I wanted to like this book, I really did. Hoeller explains at the beginning that this will not be a book for "experts" or theologians; instead it is a book for the educated, intelligent, but not professional individual. I understand that the book is not a work of academic scholarship, but throughout its pages, it purports to be informed by the latest developments in scholarship. With an undergraduate degree in religious studies, I am not the target audience of this book. I thought I understood t I wanted to like this book, I really did. Hoeller explains at the beginning that this will not be a book for "experts" or theologians; instead it is a book for the educated, intelligent, but not professional individual. I understand that the book is not a work of academic scholarship, but throughout its pages, it purports to be informed by the latest developments in scholarship. With an undergraduate degree in religious studies, I am not the target audience of this book. I thought I understood this going in, and was limited by what my public library made available. I had hoped this book would be a relatively evenhanded look at a misunderstood tradition. I have read some of the early Church Fathers' (such as Irenaeus') diatribes against Gnosticism and was looking for some less biased information. Instead, what I seem to have gotten is a diatribe against the orthodox Christian church, the modern world, and earth based religions. Hoeller's book seems to attempt to serve as a Gnostic recruitment tool.The book started off promisingly, but this may have been because I am not well versed in classical Gnosticism and cannot tell whether or not the author's descriptions are accurate. I started to worry when he described the Essenes and the Dead Sea Scrolls, with which I am somewhat familiar, as "Gnostic" in nature, but as this was only mentioned briefly, I decided to ignore it. I was comfortable with Hoeller's treatment of the early Church Fathers because I've some of the more famous heresiologists, and understand that the information they gave about Gnosticism is incredibly biased and based on their particular, orthodox perspective. I was, however, uncomfortable with Hoeller's explanations of what "the true" Gnostic teachings were. Frankly, if you're going to spend half a book protesting that the Church Fathers are wrong, you need to be able to back up these claims with your own evidence. I found that Hoeller called into question the motives of detractors without defending the early Gnostics themselves. For example, Irenaeus argues that according to the school of Carpocrates, human souls are reincarnated again and again, until they have pased through every kind of activity and condition. The followers of Carpocrates believe they can conclude this process in only one lifetime. From this teaching, Irenaeus argued that since to be liberated, one had to pass through all possible experiences, the followers of Carpocrates had to commit all manner of heinous acts, including sexual deviancy. Irenaeus didn't actually believe the Carpocratians actually did these hienous things, but he thought that, according to their own teachings, they "should" (Hoeller, p. 103-104). Instead of offering a different exegesis of the teaching and text in question, Hoeller insults both Irenaeus' interpretation and his motives. I understand that Irenaeus was out to discredit the Gnostics, now tell me how the Carpocratians interpreted this teaching.Some of Hoeller's early history and mythology seems to be accurate, or at least I cannot tell whether it is inaccurate or not, but when he comes to the modern era, his complete lack of rigor, evidence or balance made me put the book down. I cannot take seriously an academic who raves about H.P. Blavatsky's wonderful contributions to Western spirituality without mentioning her many detractors, petty squabbles, and questionable practices. I have read Blavatsky. I have studied (academically) Theosophy. I have also read the many histories that assert Blavatsky's autobiography is invented, and that she was caught red handed writing and placing messages from the "Tibetan Masters" who ave supposedly ascended to a higher plane of being. This is a controversial figure whom Hoeller gives 3 pages of glowing praise and absolutely no context. I realize the book is not about Blavatsky, but if Hoeller gets so many things wrong, or at least twisted, in these three pages, what does he leave out in the rest of the book? How does he misinform the reader in the other 220 pages?This book is indeed a sympathetic introduction to Gnostic teachings, emphasis on the sympathetic. If you're interested in converting, and don't mind the complete lack of critical analysis or scholarly rigor, this may be the book for you. If you're looking for something more balanced, however, give this book a pass.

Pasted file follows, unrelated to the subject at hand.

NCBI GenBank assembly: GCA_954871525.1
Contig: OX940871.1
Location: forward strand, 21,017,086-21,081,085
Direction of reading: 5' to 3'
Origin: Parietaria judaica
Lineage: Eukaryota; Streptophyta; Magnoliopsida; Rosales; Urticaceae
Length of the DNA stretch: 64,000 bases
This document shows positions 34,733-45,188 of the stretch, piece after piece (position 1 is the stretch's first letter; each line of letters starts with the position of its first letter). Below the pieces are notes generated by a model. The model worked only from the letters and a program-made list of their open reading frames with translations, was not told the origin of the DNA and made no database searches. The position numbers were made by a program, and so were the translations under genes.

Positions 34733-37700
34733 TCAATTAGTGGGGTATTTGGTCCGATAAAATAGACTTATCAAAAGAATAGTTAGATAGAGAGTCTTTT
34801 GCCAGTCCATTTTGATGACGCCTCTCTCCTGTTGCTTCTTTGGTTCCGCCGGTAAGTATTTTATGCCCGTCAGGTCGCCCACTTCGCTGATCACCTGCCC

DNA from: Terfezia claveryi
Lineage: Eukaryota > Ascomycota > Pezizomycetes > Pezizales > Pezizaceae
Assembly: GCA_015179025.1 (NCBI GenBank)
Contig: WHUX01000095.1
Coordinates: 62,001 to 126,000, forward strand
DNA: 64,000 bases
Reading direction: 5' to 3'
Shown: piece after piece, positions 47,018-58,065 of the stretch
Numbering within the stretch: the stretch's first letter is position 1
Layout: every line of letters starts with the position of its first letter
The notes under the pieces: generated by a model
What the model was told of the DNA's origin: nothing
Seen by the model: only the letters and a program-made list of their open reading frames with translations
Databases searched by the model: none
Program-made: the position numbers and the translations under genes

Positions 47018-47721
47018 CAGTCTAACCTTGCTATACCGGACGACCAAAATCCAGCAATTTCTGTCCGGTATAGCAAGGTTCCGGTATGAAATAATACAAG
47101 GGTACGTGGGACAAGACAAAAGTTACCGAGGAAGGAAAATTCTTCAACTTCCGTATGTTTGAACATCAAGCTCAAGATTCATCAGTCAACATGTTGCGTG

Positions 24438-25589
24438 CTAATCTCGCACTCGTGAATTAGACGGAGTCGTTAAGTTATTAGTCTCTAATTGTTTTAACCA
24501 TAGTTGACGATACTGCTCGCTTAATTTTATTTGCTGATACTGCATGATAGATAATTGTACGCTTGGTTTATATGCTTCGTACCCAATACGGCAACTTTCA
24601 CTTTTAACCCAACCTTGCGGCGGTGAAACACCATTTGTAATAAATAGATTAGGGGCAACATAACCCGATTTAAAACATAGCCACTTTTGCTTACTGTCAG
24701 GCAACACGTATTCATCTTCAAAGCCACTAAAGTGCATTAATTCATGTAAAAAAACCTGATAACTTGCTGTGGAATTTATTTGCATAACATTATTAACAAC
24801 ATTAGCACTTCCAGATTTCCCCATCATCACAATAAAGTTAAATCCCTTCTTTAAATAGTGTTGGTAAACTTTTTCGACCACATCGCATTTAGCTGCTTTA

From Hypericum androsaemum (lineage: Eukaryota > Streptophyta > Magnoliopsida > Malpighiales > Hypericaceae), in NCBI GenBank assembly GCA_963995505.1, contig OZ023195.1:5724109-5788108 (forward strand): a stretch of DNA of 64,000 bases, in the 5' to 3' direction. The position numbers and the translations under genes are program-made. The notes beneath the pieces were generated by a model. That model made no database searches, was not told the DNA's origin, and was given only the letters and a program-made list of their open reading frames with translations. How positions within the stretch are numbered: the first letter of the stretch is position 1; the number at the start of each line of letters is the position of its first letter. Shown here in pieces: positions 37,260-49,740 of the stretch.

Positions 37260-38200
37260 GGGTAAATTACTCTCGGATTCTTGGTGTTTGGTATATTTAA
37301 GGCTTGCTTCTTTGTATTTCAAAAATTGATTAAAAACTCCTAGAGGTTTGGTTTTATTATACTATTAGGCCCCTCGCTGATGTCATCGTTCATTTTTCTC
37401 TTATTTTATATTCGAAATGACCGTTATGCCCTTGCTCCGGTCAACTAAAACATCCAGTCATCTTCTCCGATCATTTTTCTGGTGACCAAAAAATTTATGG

more